Adelaide seems to be a happy hunting ground for the Australians . Geoff Hunt Qamar

Zaman in the 1977 and 1980 World Open finals, both of which were held in Adelaide. The next II years saw the Aussies finish runners-up on lour occasions. 1991 ended this long. exasperating wait as Rodney Martin beat Jahangir Khan in the World Open finals at Adelaide Entertainment Centre.

Today, Rodney is ranked at number three in the world and Brett is a close fourth. Their mad show has made many a stop around the globe and there's hardly been a dull moment. Now, these two adventurers are headed for Bombay to play in the Mahindra International Challenge. Diwali may be over but for Bombayites, the Martin fireworks are yet to come.


Shift in world squash power base

By RAJU CHAINANI   Times of India 10-11-1993

BOMBAY, November 9. THE cancellation of next 1 month's $ 100,000 European Open has come as a big blow to the Professional Squash Association (PSA), the organisers of the international circuit. This event, held in the rather exotic surroundings of the Castle of Kiel's concert hall, was one of the most popular tournaments and had gone from strength to strength. Sadly, German Telecom, the sponsors, pulled out at the eleventh hour and the PSA were left with no option.

The depression in Europe is certainly taking its toll on the squash circuit. Having said that, there is very encouraging news from the other side of the world. Tokyo is to host a major prize money event in November, 1994. The Dubai classic held last month was a success and the PSA have confirmed it for next year's calendar. Another major event has been tied up in Abdu Dhabi and there are distinct possibilities of much more happening in the Gulf.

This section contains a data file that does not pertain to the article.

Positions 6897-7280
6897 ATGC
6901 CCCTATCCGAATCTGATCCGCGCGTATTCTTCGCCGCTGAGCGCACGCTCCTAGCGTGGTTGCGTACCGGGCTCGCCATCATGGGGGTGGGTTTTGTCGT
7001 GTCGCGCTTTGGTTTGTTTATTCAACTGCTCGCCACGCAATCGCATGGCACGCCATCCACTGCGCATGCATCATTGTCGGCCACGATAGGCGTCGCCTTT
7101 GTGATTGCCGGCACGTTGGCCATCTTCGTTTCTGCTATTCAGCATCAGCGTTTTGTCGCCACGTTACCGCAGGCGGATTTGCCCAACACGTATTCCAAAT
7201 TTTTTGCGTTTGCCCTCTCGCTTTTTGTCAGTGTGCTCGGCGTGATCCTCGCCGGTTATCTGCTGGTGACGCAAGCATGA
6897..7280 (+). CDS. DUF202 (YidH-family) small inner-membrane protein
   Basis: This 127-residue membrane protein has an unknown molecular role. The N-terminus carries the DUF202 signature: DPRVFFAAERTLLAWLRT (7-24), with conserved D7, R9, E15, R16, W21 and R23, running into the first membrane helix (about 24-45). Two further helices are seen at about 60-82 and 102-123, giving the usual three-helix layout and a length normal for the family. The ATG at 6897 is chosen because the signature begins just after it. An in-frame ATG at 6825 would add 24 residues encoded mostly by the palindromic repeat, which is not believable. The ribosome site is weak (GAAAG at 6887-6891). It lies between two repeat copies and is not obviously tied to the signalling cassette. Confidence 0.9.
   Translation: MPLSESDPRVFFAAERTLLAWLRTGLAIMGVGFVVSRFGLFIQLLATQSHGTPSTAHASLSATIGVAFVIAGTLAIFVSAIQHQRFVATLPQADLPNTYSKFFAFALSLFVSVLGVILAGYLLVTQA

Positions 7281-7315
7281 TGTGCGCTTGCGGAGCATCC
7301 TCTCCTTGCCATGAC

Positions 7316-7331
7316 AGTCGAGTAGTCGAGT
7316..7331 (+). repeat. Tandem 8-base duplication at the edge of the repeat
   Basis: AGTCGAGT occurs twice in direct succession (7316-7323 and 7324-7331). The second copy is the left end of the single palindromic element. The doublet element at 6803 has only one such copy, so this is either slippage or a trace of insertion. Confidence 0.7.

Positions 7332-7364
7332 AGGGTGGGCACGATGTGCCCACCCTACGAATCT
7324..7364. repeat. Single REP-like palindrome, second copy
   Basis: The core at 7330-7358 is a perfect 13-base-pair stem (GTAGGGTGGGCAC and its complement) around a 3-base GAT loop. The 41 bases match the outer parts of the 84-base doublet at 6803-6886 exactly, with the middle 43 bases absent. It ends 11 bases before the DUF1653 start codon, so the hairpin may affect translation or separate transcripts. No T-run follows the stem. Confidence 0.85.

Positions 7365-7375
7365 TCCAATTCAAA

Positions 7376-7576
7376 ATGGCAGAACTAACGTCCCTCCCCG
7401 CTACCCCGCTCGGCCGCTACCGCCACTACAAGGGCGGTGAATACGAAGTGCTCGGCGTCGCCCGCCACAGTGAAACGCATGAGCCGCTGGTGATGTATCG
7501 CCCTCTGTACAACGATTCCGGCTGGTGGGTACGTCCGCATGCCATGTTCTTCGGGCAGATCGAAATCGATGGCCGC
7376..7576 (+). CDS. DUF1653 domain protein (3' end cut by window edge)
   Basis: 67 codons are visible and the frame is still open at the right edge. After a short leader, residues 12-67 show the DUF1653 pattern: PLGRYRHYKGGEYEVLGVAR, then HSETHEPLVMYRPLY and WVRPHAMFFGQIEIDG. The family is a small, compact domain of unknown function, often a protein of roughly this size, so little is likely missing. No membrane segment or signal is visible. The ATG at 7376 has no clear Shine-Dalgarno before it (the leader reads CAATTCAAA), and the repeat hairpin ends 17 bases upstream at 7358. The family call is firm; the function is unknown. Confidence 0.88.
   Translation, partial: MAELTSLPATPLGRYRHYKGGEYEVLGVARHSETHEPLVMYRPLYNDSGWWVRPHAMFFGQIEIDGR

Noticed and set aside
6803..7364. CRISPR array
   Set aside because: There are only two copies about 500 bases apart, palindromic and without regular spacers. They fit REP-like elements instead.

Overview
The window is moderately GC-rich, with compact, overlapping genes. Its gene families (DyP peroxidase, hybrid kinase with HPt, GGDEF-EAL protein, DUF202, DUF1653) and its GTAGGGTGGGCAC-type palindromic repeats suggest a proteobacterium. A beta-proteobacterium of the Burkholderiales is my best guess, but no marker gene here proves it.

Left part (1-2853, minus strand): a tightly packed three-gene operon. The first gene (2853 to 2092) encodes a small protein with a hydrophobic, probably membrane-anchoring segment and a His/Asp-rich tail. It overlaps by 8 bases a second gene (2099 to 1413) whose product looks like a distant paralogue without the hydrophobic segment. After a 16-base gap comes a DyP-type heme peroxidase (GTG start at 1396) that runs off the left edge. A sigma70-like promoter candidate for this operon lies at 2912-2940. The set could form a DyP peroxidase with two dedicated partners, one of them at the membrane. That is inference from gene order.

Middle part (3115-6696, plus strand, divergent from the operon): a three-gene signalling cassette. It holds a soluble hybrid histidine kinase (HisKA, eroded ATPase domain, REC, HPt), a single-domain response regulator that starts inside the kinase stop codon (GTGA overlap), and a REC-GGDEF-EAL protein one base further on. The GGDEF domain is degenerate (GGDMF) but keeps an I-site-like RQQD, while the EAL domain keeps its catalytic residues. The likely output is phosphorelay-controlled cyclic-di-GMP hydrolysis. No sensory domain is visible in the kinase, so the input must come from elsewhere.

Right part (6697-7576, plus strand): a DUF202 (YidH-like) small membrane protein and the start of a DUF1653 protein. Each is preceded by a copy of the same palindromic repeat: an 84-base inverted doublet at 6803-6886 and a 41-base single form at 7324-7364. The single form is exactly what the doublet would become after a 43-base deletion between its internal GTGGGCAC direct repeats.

At last month's annual general meeting of the World Squash Federation, there were some very significant allocations over the next five years. Egypt, Hong Kong and Malaysia have successfully bid for the World Championships. There have been high-level discussions with Thailand, who host the 1998 Asian Games, in which squash has been included as a discipline.

The balance of power in world squash has shifted. Although the PSA operates out of Cardiff, it's tentacles have spread far and wide. There have been a few problems, like the late payment of the prize money at the Brazilian Classic and the sealed court floor at the Singapore Open. But, these have been resolved. Harry Nair, secretary of the Singapore Squash Association, has confirmed that next year's event is on. The Asians have been quick to respond to the need of the hour. Hong Kong have acquired a new all-glass court. It was a gift from the Royal Hong Kong Jockey Club. The $ 100,000 present was immediately put to use at this year's Cathay Pacific Unisys Open in August. It is also available for hire at around $ 15,000 for a week. It is this court that we may see in Bombay in December, if the big prize-money event comes through.